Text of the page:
May 24, 2016


Move along, move along — nothing to see, hear

CLEVELAND — The church choir will have to sing loud to be heard through these soundproofing walls.

In a twist to the brooding look of sound walls that increasingly line highways, especially in densely populated areas, U.S. transportation planners are turning to another tool to make the freeway corridor more livable: see-through sound walls. The idea is common in Europe.

See-though sound walls will give the new home of St. Paul AME Church, located on the south side of Interstate 71 in a blue-collar Cleveland neighborhood, a window on the 90,000 vehicles passing daily.

The church and local leaders lobbied for the see-through exemption to raise the church’s profile. Federal guidelines allow the see-through sound walls for churches, historic locations, parks, hospitals and schools.

See-through sound walls are relatively new, with more states looking into the option.

“They are not that common at this point in time,” said Doug Hecox, a spokesman with the Federal Highway Administration, which encourages states to consider aesthetics in highway planning.

“The states at the end of the day are making the decisions on how they go about it.”

Crews were already preparing the highway shoulder along I-71 for sound wall installation when the Rev. Gena Thornton, pastor of St. Paul, realized the view of her new church from the highway would be blocked by the hulking walls.

“Our concern was that we would be hidden behind the wall. We wanted people to be able to see,” Thornton said.

“We felt that was a valid concern,” said Mark Carpenter, an environmental engineer with the Ohio Department of Transportation. The agency will pay $5.8 million for the overall project.

Thornton believes having the church visible to passing motorists helps promote its work. “It’s a means of evangelism. A lot of people passing that spot will know that we are here,” she said.

The clear panels, made of heavy-duty acrylic, cost more: about $32 per square foot compared with $20 per square foot for the traditional concrete walls. Still, the see-through panels can reduce the imposing, tunnel-effect that a walled highway might create.

The see-through panels will soften that effect, said city Council President Martin Sweeney. He got an earful from members of the St. Paul congregation when they realized they were about to be walled off from the high-profile freeway view that they valued when they purchased the land for a new church building.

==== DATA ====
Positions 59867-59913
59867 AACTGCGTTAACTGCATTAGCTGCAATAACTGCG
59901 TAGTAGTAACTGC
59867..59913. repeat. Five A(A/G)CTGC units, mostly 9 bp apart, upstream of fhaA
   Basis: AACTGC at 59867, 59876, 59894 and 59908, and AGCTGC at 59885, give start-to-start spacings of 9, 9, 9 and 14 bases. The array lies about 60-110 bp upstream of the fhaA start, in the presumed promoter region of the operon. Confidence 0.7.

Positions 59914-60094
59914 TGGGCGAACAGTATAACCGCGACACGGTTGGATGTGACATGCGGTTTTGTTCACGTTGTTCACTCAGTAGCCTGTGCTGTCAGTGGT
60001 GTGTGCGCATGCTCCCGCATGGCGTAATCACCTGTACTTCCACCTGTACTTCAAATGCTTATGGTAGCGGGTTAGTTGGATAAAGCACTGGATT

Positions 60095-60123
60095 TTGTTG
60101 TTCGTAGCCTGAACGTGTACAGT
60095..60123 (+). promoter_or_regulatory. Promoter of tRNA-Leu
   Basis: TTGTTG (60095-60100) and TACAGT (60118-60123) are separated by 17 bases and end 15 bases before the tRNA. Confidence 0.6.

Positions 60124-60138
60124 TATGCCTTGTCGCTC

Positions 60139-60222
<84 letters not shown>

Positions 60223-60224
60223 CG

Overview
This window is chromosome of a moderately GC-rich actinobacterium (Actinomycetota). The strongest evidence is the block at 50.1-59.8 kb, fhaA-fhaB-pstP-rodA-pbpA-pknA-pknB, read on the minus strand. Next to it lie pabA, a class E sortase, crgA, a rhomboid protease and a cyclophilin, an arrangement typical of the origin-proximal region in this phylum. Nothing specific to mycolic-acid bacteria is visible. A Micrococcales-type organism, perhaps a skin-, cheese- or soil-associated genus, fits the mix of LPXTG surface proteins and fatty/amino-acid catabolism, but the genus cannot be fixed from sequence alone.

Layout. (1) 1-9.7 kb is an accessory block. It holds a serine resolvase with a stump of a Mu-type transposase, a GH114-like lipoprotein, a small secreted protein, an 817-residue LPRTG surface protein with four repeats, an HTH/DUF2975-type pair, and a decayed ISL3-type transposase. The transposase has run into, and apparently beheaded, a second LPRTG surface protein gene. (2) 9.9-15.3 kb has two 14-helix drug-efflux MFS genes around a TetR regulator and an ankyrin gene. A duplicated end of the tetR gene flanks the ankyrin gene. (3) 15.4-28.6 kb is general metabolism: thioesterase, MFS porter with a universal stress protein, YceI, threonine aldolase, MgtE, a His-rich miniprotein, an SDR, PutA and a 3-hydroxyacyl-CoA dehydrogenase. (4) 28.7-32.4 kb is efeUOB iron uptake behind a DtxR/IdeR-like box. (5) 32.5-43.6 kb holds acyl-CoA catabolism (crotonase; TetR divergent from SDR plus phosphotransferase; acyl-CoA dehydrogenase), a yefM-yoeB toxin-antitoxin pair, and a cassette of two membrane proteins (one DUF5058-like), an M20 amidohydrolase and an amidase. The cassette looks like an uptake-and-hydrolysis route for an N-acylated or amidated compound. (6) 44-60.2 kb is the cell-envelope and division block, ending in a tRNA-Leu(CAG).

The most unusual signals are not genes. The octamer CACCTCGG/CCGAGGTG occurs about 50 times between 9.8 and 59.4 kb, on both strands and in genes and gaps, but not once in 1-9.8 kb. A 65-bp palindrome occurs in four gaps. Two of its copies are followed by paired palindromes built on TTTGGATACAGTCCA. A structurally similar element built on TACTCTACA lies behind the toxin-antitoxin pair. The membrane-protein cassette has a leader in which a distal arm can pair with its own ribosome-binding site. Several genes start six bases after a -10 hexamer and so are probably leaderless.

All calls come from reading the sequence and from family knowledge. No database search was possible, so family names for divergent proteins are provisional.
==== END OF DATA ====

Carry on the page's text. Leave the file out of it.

“We talked with them and begged and pleaded,” Thornton said.

Next year Virginia will install see-through sounds walls on the replacement Woodrow Wilson Bridge in Alexandria, Va., giving motorists a view of the Potomac River south of the Capitol and protecting a riverfront park from traffic noise.

In Dayton, homeowners wanted sound walls but the Dayton Art Institute didn’t want to block Interstate 75 views of its Italian Renaissance-style facade, so the state offered the see-through compromise, ODOT’s Barbara Elliston said. The project begins this fall.

In Akron, which got one of Ohio’s first see-through sound wall installations in early summer, highway engineers used clear panels on the top quarter of the 16-foot high walls, providing privacy to nearby homes but allowing more sunlight into backyards.
Mike Madonio, Akron’s design division manager, said it remains to be seen whether the panels will get dirty and scuffed in winter weather with blowing snow and highway salt along Interstate 77.

Most people like the sound walls to create a quieter neighborhood, Madonio said, but the see-through option might not appeal to some because of the perception that if you don’t see the traffic, it’s not as loud. “It’s kind of an out-of-sight, out-of-mind philosophy,” he said.

Kimberly Wood, 41, of Cleveland, lives one block from I-71 and takes family outings to a park next to the highway. She said she’s noticed a big improvement, noise-wise, since the sound walls were installed — perhaps a 50 percent cut in the park noise, especially truck horns.As for the see-through variety that went up at the corner of the park, “Anything they do to reduce the noise and improve the appearance is a plus,” she said.